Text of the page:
McAfee wears disguises, eludes cops in Belize killing
Software-company founder John McAfee said Monday he has fled from Belize using a bizarre ruse, claiming in a blog posting he had evaded authorities by staging an elaborate distraction in neighboring Mexico.
MEXICO CITY — Software-company founder John McAfee said Monday he has fled from Belize using a bizarre ruse, adding yet another chapter in what threatens to become one of the biggest media fugitive frenzies since O.J. Simpson led police on a low-speed chase in 1994.
McAfee, 67, claimed in a blog posting he had evaded authorities by staging an elaborate distraction in neighboring Mexico.
In an email to The Associated Press, McAfee confirmed a posting to his website in which he described, in what appeared to be joking tones, how he mounted the ruse.
"My 'double,' carrying on (sic) a North Korean passport under my name, was detained in Mexico for preplanned misbehavior," McAfee wrote in the posting, "but due to indifference on the part of authorities (he) was evicted from the jail and was unable to serve his intended purpose in our exit plan."
On Friday, he gave an on-camera interview to CNN that aired Monday from a "safe house on a tropical island paradise."
In the interview, he said he has been hiding in plain sight, he says, through a series of homemade disguises and dye jobs.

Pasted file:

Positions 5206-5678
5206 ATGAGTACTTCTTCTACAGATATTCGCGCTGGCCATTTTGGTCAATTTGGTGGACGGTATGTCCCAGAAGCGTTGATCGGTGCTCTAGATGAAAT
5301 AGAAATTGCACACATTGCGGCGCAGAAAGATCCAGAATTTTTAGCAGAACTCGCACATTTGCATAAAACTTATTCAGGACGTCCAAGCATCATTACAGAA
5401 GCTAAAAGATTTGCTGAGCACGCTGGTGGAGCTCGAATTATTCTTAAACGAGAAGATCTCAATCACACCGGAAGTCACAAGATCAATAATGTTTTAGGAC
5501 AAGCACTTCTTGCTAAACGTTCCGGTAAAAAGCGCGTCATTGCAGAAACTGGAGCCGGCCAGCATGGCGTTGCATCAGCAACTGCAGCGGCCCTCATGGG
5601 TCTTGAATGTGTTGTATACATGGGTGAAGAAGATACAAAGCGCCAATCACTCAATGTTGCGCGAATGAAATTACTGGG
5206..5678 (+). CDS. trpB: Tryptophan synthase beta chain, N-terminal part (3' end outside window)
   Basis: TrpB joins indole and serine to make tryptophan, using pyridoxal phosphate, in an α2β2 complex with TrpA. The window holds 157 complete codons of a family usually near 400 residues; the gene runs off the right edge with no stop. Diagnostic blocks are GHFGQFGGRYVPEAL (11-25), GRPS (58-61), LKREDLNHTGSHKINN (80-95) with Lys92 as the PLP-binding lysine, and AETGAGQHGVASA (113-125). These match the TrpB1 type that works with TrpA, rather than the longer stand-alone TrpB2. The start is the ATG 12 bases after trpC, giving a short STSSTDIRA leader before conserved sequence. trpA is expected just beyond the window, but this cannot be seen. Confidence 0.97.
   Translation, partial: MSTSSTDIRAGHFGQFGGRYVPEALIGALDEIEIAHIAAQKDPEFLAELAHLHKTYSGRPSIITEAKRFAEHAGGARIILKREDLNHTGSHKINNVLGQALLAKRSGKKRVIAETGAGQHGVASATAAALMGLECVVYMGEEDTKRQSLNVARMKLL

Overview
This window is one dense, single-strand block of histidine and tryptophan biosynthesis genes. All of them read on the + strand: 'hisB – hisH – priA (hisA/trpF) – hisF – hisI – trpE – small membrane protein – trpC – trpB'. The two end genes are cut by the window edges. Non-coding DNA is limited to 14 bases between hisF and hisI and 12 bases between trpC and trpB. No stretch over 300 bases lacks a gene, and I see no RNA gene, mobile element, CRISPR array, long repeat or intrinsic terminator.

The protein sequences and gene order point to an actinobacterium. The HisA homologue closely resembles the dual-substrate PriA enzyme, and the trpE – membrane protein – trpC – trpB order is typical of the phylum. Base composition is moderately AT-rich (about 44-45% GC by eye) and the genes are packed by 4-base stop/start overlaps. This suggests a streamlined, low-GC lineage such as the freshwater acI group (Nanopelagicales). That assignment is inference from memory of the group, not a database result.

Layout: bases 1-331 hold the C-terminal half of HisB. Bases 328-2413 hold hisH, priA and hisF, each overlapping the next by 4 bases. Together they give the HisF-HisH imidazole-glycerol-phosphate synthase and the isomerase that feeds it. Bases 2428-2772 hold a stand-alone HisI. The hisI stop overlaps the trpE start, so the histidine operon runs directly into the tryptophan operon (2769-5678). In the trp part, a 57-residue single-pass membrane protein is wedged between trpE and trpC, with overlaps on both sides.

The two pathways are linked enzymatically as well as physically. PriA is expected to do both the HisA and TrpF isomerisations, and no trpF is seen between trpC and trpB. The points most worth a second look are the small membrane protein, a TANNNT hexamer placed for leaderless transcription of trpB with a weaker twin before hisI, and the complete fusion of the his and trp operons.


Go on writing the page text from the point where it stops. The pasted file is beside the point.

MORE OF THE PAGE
He maintained his innocence in the death of his neighbor, Gregory Viant Faull, 52, and repeated his claims that Belizean authorities in San Pedro Town where he lives are out to get him for failing to pay a bribe.
About a month before his slaying, Faull had hand-delivered a letter to the San Pedro Town Council complaining about McAfee's security detail and his dogs.
Then, on Nov. 11, Faull's housekeeper discovered him dead from a single gunshot to the back of the head.
McAfee has refused to turn himself in for questioning, saying he fears Belizean police would kill him, and has titillated the media with phone calls, emails and blog posts detailing his life on the lam.
Police in Belize have called McAfee a "person of interest" in the slaying of Faull and asked him to turn himself in for questioning.
He has not been charged, however, and thus can travel at will.
Faull's home is a couple of houses down from the compound where McAfee kept several noisy dogs and armed guards and entertained a steady stream of young women brought in from the mainland.
McAfee acknowledges that his dogs were bothersome and that Faull had complained about them but denied killing Faull.
Several of the dogs were poisoned shortly before Faull's killing.
For two weeks, McAfee refused to turn himself in and claimed to be hiding in plain sight, wearing disguises and watching as police raided his house. It was unclear, however, how much of what McAfee — a confessed practical joker — said and wrote was true.
McAfee did not describe the entire plan, nor did he say where exactly he was now. He noted only that "we are not in Belize, but not quite out of the woods yet."
In a previous interview with the AP, McAfee had said he had no plans to leave Belize.
"I'm not going to leave this country," he had told the AP. "I love this country; this is my home. I intend to fight the injustice that's here from here, I can't do much from outside, can I?"
In Monday's post, McAfee said he left Belize because he thought "Sam," the young Belizean woman who has accompanied him since he went on the lam, was in danger.